After Victorio’s attempts to obtain permission for his people to return to the Mescalero Reservation failed, he and Lozen took action. They encouraged their people to flee in different directions. Lozen took charge of a group of women and children and headed to Mexico. When they approached the Rio Grande, swollen with the season’s earlier rainfall, many of the women and children did not want to cross. Lozen took the lead. With her rifle raised above her head, she struck the shoulder of her horse with her foot and they plunged into the water, swimming upstream through the raging river. Impressed by her bravery, the group followed her to safety. Knowing they had reached safety, Lozen went back across the river to find her brother and their band of warriors.

They traveled to Chihuahua, Mexico. Hoping to gather more ammunition and Apache warriors, Lozen left Victorio and his band to travel back to the Mescalero Reservation with the U.S. and Mexican cavalries on her heels. She took with her a young pregnant woman who wanted to return to her family. On the way, the young woman went into labor. Fearing capture from the Mexican or U.S. Armies, Lozen hid the woman in the brush and delivered her baby. Because of their delay, they ran out of food. Lozen, using her knife, single-handedly killed a longhorn and butchered it. When the woman could travel a few days later, Lozen, stole two horses and other supplies they needed to return to Tularosa.

Once they’d arrived, Lozen learned that Mexican forces had ambushed her brother. It is believed among the Apaches that instead of being taken hostage and killed at his enemies’ hands, Victorio committed suicide.

After Victorio’s death, Lozen returned to the San Carlos Reservation with chief Nana, only to leave again in 1882 where they joined forces with Geronimo. Together they raided the San Carlos Reservation and freed over 600 people. Lozen and Geronimo again raided San Carlos in early 1885–the last campaign of the Apache wars. Later in 1885, Geronimo negotiated an Apache surrender with the U.S. Government. Unable to come to terms, the Apaches spent several more months running from U.S. and Mexican forces until they ran out of ammunition and supplies. Geronimo surrendered and he, Lozen, and approximately 40 others, including another renown Chiricahua woman warrior, Dahaste, became prisoners of war and were hauled off to a concentration camp in Florida. In 1887, Lozen was later transferred to Alabama where she died of tuberculosis at 50 years of age.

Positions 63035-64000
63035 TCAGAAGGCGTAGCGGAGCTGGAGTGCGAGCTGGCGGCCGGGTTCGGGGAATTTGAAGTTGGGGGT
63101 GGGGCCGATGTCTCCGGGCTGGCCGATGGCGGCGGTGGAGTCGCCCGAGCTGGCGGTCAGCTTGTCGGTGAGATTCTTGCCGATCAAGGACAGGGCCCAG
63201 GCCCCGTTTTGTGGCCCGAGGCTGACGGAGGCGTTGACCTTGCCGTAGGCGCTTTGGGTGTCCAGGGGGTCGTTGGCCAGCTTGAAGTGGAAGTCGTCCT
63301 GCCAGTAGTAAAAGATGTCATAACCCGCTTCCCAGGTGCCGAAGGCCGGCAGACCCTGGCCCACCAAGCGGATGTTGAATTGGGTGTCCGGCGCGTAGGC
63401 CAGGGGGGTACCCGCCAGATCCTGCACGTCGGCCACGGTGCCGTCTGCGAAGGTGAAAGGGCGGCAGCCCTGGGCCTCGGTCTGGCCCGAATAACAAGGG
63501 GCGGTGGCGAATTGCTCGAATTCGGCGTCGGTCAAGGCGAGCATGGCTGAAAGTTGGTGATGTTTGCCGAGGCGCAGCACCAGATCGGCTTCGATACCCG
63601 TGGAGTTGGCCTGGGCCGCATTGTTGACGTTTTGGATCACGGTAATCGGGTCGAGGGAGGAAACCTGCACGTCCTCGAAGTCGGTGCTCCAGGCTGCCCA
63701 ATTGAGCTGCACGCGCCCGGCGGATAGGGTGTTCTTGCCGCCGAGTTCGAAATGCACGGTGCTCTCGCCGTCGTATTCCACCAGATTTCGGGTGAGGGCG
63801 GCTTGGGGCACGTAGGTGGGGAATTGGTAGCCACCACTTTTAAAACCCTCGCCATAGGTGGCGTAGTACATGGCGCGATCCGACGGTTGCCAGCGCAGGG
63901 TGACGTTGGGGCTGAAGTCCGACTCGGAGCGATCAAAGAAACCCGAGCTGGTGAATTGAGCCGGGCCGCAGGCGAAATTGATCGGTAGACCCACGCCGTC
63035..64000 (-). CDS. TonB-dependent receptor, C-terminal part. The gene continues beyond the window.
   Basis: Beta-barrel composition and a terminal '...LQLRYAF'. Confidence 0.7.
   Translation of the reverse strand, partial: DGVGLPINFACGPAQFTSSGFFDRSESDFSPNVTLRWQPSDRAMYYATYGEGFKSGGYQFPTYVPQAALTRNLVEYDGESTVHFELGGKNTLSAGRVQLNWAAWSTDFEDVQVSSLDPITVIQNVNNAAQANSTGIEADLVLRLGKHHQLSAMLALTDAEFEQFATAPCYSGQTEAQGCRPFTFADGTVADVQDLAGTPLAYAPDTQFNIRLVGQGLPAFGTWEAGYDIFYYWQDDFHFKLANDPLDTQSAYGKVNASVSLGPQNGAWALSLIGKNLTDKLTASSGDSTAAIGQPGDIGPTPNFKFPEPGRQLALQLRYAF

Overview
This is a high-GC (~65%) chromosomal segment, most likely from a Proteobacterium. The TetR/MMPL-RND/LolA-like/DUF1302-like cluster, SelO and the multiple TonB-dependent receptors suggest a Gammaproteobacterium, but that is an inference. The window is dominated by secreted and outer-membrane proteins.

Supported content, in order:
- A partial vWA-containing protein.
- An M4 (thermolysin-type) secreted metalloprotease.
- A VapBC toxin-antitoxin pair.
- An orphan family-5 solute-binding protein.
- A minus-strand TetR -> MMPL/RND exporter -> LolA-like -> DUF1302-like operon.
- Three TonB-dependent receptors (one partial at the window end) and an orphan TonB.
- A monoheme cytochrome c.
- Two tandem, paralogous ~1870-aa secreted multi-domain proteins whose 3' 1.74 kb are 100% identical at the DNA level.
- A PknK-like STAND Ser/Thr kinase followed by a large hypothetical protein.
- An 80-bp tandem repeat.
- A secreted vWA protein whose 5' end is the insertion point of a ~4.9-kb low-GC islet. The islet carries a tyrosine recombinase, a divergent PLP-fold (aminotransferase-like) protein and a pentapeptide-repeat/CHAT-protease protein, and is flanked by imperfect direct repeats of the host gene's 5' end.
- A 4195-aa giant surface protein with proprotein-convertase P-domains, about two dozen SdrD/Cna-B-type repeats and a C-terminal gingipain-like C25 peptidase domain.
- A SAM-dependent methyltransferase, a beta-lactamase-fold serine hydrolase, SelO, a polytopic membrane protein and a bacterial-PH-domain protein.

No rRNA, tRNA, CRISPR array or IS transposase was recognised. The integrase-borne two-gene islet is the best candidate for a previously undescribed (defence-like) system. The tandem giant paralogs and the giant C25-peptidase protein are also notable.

Sources:

http://newmexicohistory.org

http://crestoneeagle.com

https://southernarizonaguide.com

 

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Empowered Women of the Southwest – Lozen, Apache Warrior Woman (Part One)

 

Lozen computer image
Lozen Computer Image
warriornation.ning.com

Horsewoman. Medicine Woman. Mystic. Military Strategist. Warrior. Empowered Woman.

These are just a few of the words used to describe one of the most impressive women in Southwest history and American History.

Born in 1840 Lozen, a Chihenne Chiricahua Apache, grew up in the Warm Springs area, or Ojo Caliente, New Mexico. Sister to the Apache chief Victorio, Lozen (although 15 years his junior) became his “right hand” and his most trusted advisor. For decades she counseled her brother and other Apache chiefs, including Nana and Geronimo, in matters of war, religion, and the livelihood of their people.

Lozen (an Apache nickname meaning expert horse thief—her birth name isn’t known ) grew up during one of the bloodiest eras of American History. Strife between her native people, the Mexican people, and the U.S. Government remained constant in her life, and although she and her people always strove to keep their lands and live in peace, they never achieved either.

It became obvious early in Lozen’s childhood that she had special gifts and talents including supernatural powers. Though she might have earned her nickname as a young woman, as a child, Lozen felt a great connection with horses and was an expert at taming, training, and riding them. She had no interest in marriage nor the domestic duties of the other girls and women of her tribe. With her superior athletic skill and prowess, Lozen preferred learning about martial arts and the ways of battle, which her brother was eager to teach her. In addition, she showed an aptitude for healing and medicine and often cared for the sick and injured of the tribe. She also became an expert midwife.

Her spiritual sensibilities were also more heightened than many of her tribe. At about the age of 12, after receiving the rites of puberty, Lozen climbed to the top of a mountain and became blessed with supernatural powers. This power gave her the ability to determine when and from where enemies of her tribe approached. Historical sources claim she would stand with her arms outstretched, singing a prayer song to Ussen, the Apache god of life or creation, and turn slowly in a circle. If her fingers tingled, or her palms turned a different color, she knew the enemy was near. Depending on the intensity of the sensations, she could calculate the distance. This made her invaluable to Victorio, and she often sat at his side in council meetings and participated in war ceremonies. Victorio said about his little sister, she is “strong as a man, braver than most, and cunning in strategy. Lozen is a shield to her people.”